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GOP Brief Attacks Current Copyright Law 296

Posted by timothy
from the political-parties-work-like-stopped-clocks dept.
cervesaebraciator writes "Regardless of how one feels about the GOP generally, it is always heartening to see current copyright and IP law questioned on a national stage. A Republican study committee, chaired by Ohio Representative Jim Jordan released a brief today titled Three Myths about Copyright Law and Where to Start to Fix it. Among other things, the brief attacks current copyright law as hampering scientific inquiry, penalizing journalism, and retarding the potential of the internet to allow the dispersion of knowledge through e-readers. In the briefs words, 'Current copyright law does not merely distort some markets – rather it destroys entire markets.' Four potential policy solutions are proposed: statutory damage reform, expansion of fair use, punishing false copyright claims, and limiting copyright terms. There may yet be hope for a national debate on the current oppressive copyright system, if just a fool's hope."
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GOP Brief Attacks Current Copyright Law

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  • It seems the mitt-romney about-face attitude is changing the party from the inside - the GOP worrying about hampering scientific inquiry, [and] penalizing journalism. Next, you'll be telling me that they're also promoting women's rights and education.

    Also, I would love for my sarcastic comments to be proven wrong.
  • by keytoe (91531) on Friday November 16, 2012 @08:47PM (#42008547) Homepage

    That's a bit of a fine line, because what will often promote the progress of science and useful arts is compensating the people who produce useful work so they can produce more of it by devoting themselves full time to it. And if they are compensated more for producing more and better work, they are more likely to produce more and better work.

    It's almost as if there should be some carefully balanced compromise that strikes a balance between rewarding content creators while remaining beneficial to society at large. Perhaps a limited monopoly could be granted to the creator for the work before it passes into the public domain for all to benefit.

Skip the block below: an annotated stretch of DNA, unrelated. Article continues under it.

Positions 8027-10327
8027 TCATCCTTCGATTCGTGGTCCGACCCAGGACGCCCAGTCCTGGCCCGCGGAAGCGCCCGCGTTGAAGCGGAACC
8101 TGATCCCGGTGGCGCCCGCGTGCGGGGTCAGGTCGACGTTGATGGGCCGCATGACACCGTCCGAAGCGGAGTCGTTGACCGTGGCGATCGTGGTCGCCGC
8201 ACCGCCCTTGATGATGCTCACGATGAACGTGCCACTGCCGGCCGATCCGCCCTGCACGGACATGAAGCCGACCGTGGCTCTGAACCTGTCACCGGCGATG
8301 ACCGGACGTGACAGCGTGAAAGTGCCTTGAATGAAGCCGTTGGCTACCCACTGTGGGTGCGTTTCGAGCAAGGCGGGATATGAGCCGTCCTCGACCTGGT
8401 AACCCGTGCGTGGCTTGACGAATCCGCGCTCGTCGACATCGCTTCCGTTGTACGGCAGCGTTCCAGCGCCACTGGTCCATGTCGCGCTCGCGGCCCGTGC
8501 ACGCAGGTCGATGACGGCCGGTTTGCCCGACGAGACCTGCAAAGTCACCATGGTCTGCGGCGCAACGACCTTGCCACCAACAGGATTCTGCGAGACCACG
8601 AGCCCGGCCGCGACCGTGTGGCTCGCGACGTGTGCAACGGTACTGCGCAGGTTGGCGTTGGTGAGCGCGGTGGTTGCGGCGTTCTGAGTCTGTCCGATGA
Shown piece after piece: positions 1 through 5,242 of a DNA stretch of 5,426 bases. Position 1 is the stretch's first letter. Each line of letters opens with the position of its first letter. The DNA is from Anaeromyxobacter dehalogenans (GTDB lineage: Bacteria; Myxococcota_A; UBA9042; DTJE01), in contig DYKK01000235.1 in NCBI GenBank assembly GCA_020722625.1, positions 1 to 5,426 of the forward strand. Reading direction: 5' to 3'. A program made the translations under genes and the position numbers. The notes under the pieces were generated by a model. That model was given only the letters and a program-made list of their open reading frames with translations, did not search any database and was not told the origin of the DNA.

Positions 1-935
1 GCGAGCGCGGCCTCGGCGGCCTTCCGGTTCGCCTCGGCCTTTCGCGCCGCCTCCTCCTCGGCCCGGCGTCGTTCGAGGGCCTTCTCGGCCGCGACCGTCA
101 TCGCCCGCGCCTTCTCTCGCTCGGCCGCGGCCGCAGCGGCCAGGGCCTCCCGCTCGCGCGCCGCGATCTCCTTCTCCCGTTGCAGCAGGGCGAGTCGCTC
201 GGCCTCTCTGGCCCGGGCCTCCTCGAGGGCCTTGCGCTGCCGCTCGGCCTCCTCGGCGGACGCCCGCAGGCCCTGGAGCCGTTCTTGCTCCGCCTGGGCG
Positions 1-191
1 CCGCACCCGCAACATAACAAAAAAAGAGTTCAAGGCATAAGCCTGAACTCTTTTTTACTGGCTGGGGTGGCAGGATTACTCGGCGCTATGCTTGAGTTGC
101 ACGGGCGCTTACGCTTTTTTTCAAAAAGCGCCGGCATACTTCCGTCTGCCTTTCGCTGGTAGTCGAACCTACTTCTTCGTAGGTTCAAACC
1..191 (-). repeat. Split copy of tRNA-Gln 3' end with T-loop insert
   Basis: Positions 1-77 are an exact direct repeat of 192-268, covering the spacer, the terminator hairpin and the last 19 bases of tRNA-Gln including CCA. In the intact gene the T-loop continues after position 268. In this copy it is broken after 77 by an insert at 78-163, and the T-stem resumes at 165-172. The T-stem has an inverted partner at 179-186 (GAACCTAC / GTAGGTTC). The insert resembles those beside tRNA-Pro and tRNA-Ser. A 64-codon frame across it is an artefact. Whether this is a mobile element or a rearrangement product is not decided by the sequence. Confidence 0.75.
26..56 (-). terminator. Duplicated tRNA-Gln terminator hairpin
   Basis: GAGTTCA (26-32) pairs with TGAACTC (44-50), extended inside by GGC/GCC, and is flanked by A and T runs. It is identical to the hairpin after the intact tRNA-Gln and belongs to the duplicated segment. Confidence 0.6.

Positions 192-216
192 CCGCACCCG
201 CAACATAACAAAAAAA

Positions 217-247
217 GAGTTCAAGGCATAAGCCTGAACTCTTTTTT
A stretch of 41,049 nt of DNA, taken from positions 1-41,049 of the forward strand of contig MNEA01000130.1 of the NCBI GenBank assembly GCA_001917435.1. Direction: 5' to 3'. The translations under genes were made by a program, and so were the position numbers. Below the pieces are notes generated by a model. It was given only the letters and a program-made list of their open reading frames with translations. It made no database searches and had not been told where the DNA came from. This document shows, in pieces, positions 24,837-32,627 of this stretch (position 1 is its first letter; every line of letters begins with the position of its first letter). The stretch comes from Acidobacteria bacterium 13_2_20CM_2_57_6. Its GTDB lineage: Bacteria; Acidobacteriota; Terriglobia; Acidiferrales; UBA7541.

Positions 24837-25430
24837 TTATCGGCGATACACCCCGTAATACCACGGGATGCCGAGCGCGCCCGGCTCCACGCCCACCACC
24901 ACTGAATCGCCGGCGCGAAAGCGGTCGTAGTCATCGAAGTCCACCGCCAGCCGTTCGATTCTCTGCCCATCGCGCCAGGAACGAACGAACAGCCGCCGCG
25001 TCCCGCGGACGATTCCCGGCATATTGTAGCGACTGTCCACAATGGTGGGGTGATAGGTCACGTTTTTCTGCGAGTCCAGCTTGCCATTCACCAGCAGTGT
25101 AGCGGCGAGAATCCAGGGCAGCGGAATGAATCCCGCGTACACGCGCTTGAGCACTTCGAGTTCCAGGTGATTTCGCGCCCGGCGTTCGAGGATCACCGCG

• Argghhhh! (Score:4, Funny)

    by fyngyrz (762201) on Friday November 16, 2012 @10:47PM (#42009373) Homepage Journal

    It is like watching theologists get angry over how many angels can dance on a head of a needle.

    It's a PIN, you bloody heathen!

  • Van Gogh (Score:4, Funny)

    by fyngyrz (762201) on Friday November 16, 2012 @11:04PM (#42009471) Homepage Journal

    Let me enlighten you about Van Gogh's art and motivation using the traditional slashdot car analogy.

    Van Gogh's finest art is functionally equivalent to NASCAR: 24 hours of continuously turning left, if done well, he hoped would result in a snuggle from a ring girl, specifically, Rachel. In order to enhance his left turns, he removed his left ear, thus creating a ground-hugging vacuum on the left and so enhancing his turning ability.

    This made him quite dizzy; the result was "Starry Starry Night" [wikimedia.org], a veritable opus of left turns, which of course we now treat as a cultural treasure.

    Alas, Rachel, who was left holding the ear, was not so easily impressed.

    * There's gonna be a quiz tomorrow

  • by ignavus (213578) on Saturday November 17, 2012 @12:19AM (#42009887)

    But you have to actually work at it—it's not enough to grouse about it on Slashdot.

    Dang! That's my social activism career shot down in flames.

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